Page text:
The Telegraph
 
 
IN TODAY'S PAPER
CITY NEWSLINES
 
 
ARCHIVES
Since 1st March, 1999
 
THE TELEGRAPH
 
 
Email This Page
Cops fail to cap reckless revelry, 3 die on roads

Armed with a solitary breathalyser and precious little law-enforcing will, the traffic department of Calcutta Police found itself outpaced and outwitted by drunken drivers across the city on New Year’s Eve.

Overturned vehicles on glass-strewn streets greeting Calcuttans on the first morning of 2003 bore testimony to the death of three, injuries to over a dozen and cop failure to slam the brakes on reckless revelry.

In contrast, Delhi Police spent 31st night slapping spot fines of Rs 2,000 at the first whiff of drunken driving.

Sayeed Agni, 21, and Surajit Das, 22, were speeding down Vidyasagar Setu, on their way to Uluberia, around 2.30 am, when the front wheel of their motorcycle came off, sending the two youths flying. Almost at once, a Maruti Omni full of drunken revellers came along, crushed the two under its wheels and sped off. A police patrol team later found the mangled bodies of Agni, son of former Naxal leader Azizul Haque, and Surajit.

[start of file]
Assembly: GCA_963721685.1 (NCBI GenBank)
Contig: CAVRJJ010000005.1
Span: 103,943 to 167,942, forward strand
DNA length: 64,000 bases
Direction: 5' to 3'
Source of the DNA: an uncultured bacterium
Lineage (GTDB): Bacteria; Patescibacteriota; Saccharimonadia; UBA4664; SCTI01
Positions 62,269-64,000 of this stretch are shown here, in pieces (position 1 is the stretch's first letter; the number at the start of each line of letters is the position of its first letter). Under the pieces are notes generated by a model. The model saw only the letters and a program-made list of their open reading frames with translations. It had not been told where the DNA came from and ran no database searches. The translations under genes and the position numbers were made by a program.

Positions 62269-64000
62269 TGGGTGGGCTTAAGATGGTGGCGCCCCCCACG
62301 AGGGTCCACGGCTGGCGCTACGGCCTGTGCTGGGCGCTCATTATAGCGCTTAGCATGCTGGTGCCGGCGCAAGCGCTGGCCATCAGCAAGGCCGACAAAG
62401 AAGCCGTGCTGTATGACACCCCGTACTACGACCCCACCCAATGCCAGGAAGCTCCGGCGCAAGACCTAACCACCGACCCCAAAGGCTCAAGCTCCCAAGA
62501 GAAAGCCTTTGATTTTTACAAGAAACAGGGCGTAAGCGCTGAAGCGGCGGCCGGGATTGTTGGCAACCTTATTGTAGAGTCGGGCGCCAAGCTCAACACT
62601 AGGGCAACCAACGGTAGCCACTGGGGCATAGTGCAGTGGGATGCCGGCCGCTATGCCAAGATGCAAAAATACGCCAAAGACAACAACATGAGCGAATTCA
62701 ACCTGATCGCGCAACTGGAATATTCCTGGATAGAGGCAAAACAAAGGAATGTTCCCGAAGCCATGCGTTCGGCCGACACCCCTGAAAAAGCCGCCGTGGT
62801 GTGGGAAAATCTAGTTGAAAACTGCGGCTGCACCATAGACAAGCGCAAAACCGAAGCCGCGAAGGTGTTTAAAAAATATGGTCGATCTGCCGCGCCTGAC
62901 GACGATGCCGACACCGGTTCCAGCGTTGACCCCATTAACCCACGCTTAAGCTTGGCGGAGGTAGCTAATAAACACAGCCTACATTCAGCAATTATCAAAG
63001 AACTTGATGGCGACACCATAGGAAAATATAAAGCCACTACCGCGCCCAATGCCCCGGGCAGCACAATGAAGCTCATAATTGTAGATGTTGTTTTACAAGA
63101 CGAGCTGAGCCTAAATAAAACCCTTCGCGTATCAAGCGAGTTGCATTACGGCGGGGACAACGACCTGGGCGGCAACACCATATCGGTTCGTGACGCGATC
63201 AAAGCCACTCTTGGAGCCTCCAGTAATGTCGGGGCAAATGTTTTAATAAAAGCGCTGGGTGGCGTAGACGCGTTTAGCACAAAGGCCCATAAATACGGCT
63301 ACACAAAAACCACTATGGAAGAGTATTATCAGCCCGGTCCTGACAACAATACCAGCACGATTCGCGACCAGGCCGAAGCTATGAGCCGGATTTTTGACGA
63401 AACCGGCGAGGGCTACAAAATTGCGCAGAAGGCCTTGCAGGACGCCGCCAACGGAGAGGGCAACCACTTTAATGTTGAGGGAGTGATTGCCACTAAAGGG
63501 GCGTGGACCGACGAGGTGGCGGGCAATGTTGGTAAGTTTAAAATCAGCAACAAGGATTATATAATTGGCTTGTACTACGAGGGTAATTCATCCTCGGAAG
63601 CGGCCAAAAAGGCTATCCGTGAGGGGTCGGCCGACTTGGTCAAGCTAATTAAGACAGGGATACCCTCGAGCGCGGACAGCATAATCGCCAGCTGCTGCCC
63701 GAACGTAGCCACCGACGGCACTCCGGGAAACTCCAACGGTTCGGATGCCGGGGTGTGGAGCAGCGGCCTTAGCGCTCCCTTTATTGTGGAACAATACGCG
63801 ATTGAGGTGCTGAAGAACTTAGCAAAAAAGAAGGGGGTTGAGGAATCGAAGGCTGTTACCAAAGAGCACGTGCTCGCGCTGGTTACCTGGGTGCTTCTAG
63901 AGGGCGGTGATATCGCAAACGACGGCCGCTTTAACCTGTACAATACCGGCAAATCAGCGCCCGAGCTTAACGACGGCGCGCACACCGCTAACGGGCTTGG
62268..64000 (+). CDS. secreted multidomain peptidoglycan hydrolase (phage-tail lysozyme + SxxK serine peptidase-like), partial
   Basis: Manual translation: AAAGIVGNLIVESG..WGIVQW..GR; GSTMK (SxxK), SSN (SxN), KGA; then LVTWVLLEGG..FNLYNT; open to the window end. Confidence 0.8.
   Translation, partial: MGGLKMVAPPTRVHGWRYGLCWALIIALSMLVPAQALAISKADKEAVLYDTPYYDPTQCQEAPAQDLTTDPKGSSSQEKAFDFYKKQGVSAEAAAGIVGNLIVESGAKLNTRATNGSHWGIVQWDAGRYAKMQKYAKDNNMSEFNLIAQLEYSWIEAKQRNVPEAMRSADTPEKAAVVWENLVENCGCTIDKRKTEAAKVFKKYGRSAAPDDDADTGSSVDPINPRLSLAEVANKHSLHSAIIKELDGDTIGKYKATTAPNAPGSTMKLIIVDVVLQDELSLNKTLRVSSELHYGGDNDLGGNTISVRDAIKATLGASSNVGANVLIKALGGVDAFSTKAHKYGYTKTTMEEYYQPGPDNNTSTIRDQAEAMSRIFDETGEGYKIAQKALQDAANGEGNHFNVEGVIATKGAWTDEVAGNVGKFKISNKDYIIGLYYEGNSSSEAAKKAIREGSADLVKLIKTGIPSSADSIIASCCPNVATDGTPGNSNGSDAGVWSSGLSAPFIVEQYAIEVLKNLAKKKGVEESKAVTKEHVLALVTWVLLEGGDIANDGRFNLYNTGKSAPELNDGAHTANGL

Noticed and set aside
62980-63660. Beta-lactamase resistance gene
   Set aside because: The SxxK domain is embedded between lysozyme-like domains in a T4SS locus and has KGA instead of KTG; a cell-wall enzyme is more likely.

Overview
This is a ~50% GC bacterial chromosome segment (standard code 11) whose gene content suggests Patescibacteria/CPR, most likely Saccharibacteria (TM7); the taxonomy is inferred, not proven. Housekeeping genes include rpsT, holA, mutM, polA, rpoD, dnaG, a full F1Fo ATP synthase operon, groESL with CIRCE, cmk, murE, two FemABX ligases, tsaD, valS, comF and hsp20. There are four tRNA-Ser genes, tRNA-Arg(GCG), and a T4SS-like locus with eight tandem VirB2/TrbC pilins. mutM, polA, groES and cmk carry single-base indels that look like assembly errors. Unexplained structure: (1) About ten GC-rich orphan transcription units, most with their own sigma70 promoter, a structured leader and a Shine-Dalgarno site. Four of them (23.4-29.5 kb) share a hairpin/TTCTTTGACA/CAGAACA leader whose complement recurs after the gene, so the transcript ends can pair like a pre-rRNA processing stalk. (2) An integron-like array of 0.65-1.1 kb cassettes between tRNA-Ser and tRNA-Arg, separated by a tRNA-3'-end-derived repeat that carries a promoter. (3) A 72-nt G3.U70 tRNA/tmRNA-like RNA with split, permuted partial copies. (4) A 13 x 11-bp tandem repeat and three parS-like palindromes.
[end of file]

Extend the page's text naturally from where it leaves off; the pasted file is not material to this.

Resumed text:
At around the same time, a Tata Sumo speeding down the E.M. Bypass, towards Nicco Park, was hit by a Mahindra jeep coming from the opposite direction. Sampat Roy, in the Sumo, died on the spot.

In both instances, there was no police officer in sight. “We had deployed adequate policemen on 31st night, but maybe some lack of planning resulted in people complaining that there were no cops nearby,” said an officer of the traffic department.

Three more accidents occurred on the last night of 2003 — one near the Salt Lake stadium, that left a young couple badly injured, the woman with a fractured jaw and her husband with multiple cuts and bruises. Two other accidents caused by drunken driving, one in Lake Town and the other on Central Avenue, triggered traffic snarls.

Deputy commissioner of police (traffic) M.K. Singh said on Wednesday that his department was trying to get “more breathalysers” to curb drunken driving.

“The traffic department should get at least 10 to 12 per cent of the police budget allocation, but the department here gets only 2 per cent,” grumbled another senior officer.

Top
Email This Page